Barristers divided over value of mentorship


Barristers: perception of scheme’s usefulness depended on face-to-face contact

A survey of a compulsory barristers’ mentoring scheme has found a wide divergence of perceptions between the newly-qualified and experienced advocates questioned, with even answers to identical questions receiving very different replies.

The survey was conducted by the Bar Standards Board (BSB) to discern views of its rule requiring barristers of under three years’ standing to take guidance from an experienced barrister when exercising rights of audience, undertaking litigation or doing public access work.

That more experienced barrister is known as a “qualified person” (QP).

Two-thirds of the QPs said advocacy was a key subject which they addressed with their mentee. But just four in ten of the new barristers said the same thing.

Another significant discrepancy was that while 84% of QPs said they thought the mentoring requirement was helpful, fewer than half of new practitioners agreed.

New practitioners’ views depended heavily on whether they’d had regular face-to-face meetings with the QP. If they had, nearly eight out of ten felt the rule was useful. If they had not, almost as many said it was not helpful.

They did at least agree that questions of law were the top subject discussed, with big majorities of each confirming this was the case.

Among new barristers who felt the mentoring requirement was helpful, they cited reinforcing the habit of consulting colleagues.

Having a designated person was convenient, said one new practitioner respondent, describing them as “someone who is ‘required’ to help you, so you feel more comfortable imposing on their time.”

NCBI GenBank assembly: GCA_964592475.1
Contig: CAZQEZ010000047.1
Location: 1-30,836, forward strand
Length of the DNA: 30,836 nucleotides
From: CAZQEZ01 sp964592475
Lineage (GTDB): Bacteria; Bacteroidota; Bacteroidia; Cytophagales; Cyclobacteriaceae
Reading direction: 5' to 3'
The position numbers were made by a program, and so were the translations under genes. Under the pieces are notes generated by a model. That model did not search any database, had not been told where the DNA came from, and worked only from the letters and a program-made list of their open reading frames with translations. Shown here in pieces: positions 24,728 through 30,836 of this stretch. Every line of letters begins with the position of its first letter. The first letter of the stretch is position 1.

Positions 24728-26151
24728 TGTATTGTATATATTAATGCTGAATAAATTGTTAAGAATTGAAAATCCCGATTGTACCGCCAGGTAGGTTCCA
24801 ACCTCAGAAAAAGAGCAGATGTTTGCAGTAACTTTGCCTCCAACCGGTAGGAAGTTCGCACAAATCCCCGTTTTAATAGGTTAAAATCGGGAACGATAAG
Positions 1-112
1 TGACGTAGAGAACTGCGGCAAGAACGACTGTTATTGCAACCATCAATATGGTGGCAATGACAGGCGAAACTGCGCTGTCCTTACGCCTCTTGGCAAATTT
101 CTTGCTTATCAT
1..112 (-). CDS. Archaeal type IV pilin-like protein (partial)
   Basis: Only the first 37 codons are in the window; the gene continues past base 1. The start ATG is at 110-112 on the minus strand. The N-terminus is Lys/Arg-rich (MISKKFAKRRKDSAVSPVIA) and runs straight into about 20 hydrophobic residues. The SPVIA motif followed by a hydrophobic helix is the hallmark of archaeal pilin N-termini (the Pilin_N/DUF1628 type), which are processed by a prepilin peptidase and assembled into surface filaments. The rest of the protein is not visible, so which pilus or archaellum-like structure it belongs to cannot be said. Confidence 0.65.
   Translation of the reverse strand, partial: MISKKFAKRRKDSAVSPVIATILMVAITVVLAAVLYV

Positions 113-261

However, another said: “In a chambers environment, there are few or no benefits. I have all the support and advice I could require from colleagues in chambers. Usually it makes sense to go to more junior members first.”

For their part, some QPs said the scheme strengthened relationships within chambers. But others questioned whether it was too prescriptive or always necessary.

One critic said: “It can take up time, and involves some administration to keep a check on who still requires a QP.”

The BSB’s director of strategy and policy, Ewen MacLeod, said: “Our research suggests that the level of support made available to newly qualified barristers by QPs varies considerably and that this influences how positively new practitioners think about the requirement.

“We will use this research to aid our future policy work around barristers in their early years of practice as well as our review later in the year into the rules governing the scope of barristers’ practice.”

Tags:




Leave a Comment

By clicking Submit you consent to Legal Futures storing your personal data and confirm you have read our Privacy Policy and section 5 of our Terms & Conditions which deals with user-generated content. All comments will be moderated before posting.

Required fields are marked *
Email address will not be published.

This site uses Akismet to reduce spam. Learn how your comment data is processed.

Blog


Virtual appraisals: Finding the opportunity in the challenge

Having an appraisal in the online arena presents an unsettling prospect – not just for the appraisee but also for the appraiser.


Are inheritance disputes set to become disputes with will-writers?

With one in four people saying they’d contest an inheritance if they didn’t feel it was distributed properly, many solicitors will have dealt with clients who are making a will that will subsequently be challenged.


Loading animation